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All I can work on is my own theory on what Shione’s new problem is, and that is this: one new fact we learn is that calling a UFO was originally Shione’s idea, with Nonoka and the others going along with it.

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Then, it worked; the saucer came, and with it, Noel. Noel says she is the saucer, I imagine Shione is worried Noel will disappear if the group’s wish is fulfilled. Therefore, taking responsibility for Noel, Shione isolates herself from the others so the wish won’t be fulfilled and so Noel won’t vanish.

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That’s all we get, and despite some moments where Shione seems happy Nonoka is working so hard to figure out what her issue is, Shione doesn’t give her anything to work with other than “I hate you”, and “I don’t want anything else to do with you.” It’s almost as if Shione is trying to burn her bridges, making Nonoka and the others not want to be friends with her, as if that would make leaving them any easier.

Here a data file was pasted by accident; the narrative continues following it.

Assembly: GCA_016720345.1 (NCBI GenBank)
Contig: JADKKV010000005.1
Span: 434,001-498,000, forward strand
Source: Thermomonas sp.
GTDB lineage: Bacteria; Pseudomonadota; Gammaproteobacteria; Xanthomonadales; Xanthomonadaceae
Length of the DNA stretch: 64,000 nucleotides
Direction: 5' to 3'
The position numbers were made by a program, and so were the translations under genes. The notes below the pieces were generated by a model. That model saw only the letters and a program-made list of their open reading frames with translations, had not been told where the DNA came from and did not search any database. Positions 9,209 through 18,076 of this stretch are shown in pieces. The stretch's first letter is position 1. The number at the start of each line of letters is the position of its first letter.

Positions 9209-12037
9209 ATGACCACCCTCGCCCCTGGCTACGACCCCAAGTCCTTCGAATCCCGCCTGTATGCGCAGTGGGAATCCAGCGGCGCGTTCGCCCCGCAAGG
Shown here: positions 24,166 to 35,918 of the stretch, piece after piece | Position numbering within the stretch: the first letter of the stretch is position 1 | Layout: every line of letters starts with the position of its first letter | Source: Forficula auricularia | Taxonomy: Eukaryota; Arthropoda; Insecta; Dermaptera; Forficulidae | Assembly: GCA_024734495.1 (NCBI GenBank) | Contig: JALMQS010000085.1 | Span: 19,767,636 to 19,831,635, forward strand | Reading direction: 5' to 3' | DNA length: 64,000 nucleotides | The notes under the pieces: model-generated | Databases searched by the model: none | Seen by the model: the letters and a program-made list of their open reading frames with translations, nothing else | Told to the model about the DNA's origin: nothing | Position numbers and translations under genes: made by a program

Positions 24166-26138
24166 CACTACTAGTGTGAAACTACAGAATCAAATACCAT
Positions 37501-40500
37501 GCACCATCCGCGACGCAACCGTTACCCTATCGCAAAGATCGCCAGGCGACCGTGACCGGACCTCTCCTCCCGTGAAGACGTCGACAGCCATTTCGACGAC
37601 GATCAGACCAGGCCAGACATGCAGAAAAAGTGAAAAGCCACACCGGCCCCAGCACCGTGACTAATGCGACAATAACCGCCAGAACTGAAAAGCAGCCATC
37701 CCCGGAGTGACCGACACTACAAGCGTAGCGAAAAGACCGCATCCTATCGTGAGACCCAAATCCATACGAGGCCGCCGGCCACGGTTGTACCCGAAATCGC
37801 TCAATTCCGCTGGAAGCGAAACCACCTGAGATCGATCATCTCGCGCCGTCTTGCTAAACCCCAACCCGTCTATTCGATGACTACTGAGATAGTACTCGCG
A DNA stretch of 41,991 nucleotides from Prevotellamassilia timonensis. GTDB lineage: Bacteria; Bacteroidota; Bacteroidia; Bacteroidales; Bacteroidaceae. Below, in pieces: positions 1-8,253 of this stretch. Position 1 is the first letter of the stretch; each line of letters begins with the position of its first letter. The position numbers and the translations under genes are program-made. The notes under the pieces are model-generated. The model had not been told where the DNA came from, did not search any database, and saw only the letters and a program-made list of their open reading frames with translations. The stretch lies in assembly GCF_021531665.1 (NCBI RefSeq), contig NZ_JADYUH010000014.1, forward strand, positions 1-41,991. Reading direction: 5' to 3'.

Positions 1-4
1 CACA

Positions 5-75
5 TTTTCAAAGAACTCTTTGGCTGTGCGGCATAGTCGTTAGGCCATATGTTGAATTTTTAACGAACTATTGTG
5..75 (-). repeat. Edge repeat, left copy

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By the end, Shione never goes to the planetarium (which is awesome) with the others. But even if she’s working to stop their wish from coming true, Noel goes after Nonoka on her own and ends up passing out, either from being too far from the saucer or some other reason.

So despite Shinoe’s efforts, Noel may not be long for this world anyway. She was there to help deliver a wish to the group of friends; if they’re not a group of friends anymore, she has no more reason to keep existing in the world. If something else entirely is going on with Shione, we don’t learn about it this week…and frankly, I’m a little weary of being strung along.